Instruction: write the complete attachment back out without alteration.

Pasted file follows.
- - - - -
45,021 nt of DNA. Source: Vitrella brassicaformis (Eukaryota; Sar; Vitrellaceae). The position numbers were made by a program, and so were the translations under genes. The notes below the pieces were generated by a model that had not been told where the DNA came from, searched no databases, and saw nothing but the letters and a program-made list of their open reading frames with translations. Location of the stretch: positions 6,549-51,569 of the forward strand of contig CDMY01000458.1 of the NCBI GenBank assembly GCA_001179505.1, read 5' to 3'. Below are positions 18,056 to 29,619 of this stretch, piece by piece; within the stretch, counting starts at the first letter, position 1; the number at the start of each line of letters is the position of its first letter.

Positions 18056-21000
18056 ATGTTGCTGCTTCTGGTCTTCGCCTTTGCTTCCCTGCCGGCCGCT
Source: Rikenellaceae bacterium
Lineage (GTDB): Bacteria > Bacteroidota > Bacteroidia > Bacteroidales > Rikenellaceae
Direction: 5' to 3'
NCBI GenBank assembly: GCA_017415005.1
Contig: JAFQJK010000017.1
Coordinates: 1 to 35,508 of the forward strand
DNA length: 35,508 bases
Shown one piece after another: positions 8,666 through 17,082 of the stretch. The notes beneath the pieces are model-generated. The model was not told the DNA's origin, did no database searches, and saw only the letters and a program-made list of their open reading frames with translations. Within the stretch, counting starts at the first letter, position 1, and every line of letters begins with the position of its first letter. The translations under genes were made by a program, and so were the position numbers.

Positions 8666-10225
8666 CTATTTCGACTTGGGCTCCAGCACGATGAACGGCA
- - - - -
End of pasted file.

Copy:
45,021 nt of DNA. Source: Vitrella brassicaformis (Eukaryota; Sar; Vitrellaceae). The position numbers were made by a program, and so were the translations under genes. The notes below the pieces were generated by a model that had not been told where the DNA came from, searched no databases, and saw nothing but the letters and a program-made list of their open reading frames with translations. Location of the stretch: positions 6,549-51,569 of the forward strand of contig CDMY01000458.1 of the NCBI GenBank assembly GCA_001179505.1, read 5' to 3'. Below are positions 18,056 to 29,619 of this stretch, piece by piece; within the stretch, counting starts at the first letter, position 1; the number at the start of each line of letters is the position of its first letter.

Positions 18056-21000
18056 ATGTTGCTGCTTCTGGTCTTCGCCTTTGCTTCCCTGCCGGCCGCT
Source: Rikenellaceae bacterium
Lineage (GTDB): Bacteria > Bacteroidota > Bacteroidia > Bacteroidales > Rikenellaceae
Direction: 5' to 3'
NCBI GenBank assembly: GCA_017415005.1
Contig: JAFQJK010000017.1
Coordinates: 1 to 35,508 of the forward strand
DNA length: 35,508 bases
Shown one piece after another: positions 8,666 through 17,082 of the stretch. The notes beneath the pieces are model-generated. The model was not told the DNA's origin, did no database searches, and saw only the letters and a program-made list of their open reading frames with translations. Within the stretch, counting starts at the first letter, position 1, and every line of letters begins with the position of its first letter. The translations under genes were made by a program, and so were the position numbers.

Positions 8666-10225
8666 CTATTTCGACTTGGGCTCCAGCACGATGAACGGCA